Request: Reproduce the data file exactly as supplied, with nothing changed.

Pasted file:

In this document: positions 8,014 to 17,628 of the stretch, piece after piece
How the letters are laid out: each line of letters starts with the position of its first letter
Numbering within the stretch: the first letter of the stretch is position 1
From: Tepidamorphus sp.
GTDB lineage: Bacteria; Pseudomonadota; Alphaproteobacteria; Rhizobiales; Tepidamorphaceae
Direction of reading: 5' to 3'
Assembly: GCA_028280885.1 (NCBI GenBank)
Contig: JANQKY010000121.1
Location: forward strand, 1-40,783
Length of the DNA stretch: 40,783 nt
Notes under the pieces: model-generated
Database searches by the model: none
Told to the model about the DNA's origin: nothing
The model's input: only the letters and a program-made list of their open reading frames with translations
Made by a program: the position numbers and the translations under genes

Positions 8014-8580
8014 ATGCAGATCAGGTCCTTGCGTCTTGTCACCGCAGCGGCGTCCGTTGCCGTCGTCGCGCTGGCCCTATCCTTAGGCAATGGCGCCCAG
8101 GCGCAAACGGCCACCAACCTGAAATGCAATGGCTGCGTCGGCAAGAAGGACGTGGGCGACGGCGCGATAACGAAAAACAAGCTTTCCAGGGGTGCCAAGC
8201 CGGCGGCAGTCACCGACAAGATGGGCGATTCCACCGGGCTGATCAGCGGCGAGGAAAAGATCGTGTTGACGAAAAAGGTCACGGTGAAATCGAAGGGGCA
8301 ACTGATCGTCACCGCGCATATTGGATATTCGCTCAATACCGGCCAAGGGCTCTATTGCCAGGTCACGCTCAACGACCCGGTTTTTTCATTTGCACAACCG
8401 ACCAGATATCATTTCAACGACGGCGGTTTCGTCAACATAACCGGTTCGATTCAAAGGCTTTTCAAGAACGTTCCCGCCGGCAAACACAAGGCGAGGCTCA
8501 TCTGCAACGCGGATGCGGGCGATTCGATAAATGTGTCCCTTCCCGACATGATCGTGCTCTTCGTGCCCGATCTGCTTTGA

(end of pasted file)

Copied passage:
In this document: positions 8,014 to 17,628 of the stretch, piece after piece
How the letters are laid out: each line of letters starts with the position of its first letter
Numbering within the stretch: the first letter of the stretch is position 1
From: Tepidamorphus sp.
GTDB lineage: Bacteria; Pseudomonadota; Alphaproteobacteria; Rhizobiales; Tepidamorphaceae
Direction of reading: 5' to 3'
Assembly: GCA_028280885.1 (NCBI GenBank)
Contig: JANQKY010000121.1
Location: forward strand, 1-40,783
Length of the DNA stretch: 40,783 nt
Notes under the pieces: model-generated
Database searches by the model: none
Told to the model about the DNA's origin: nothing
The model's input: only the letters and a program-made list of their open reading frames with translations
Made by a program: the position numbers and the translations under genes

Positions 8014-8580
8014 ATGCAGATCAGGTCCTTGCGTCTTGTCACCGCAGCGGCGTCCGTTGCCGTCGTCGCGCTGGCCCTATCCTTAGGCAATGGCGCCCAG
8101 GCGCAAACGGCCACCAACCTGAAATGCAATGGCTGCGTCGGCAAGAAGGACGTGGGCGACGGCGCGATAACGAAAAACAAGCTTTCCAGGGGTGCCAAGC
8201 CGGCGGCAGTCACCGACAAGATGGGCGATTCCACCGGGCTGATCAGCGGCGAGGAAAAGATCGTGTTGACGAAAAAGGTCACGGTGAAATCGAAGGGGCA
8301 ACTGATCGTCACCGCGCATATTGGATATTCGCTCAATACCGGCCAAGGGCTCTATTGCCAGGTCACGCTCAACGACCCGGTTTTTTCATTTGCACAACCG
8401 ACCAGATATCATTTCAACGACGGCGGTTTCGTCAACATAACCGGTTCGATTCAAAGGCTTTTCAAGAACGTTCCCGCCGGCAAACACAAGGCGAGGCTCA
8501 TCTGCAACGCGGATGCGGGCGATTCGATAAATGTGTCCCTTCCCGACATGATCGTGCTCTTCGTGCCCGATCTGCTTTGA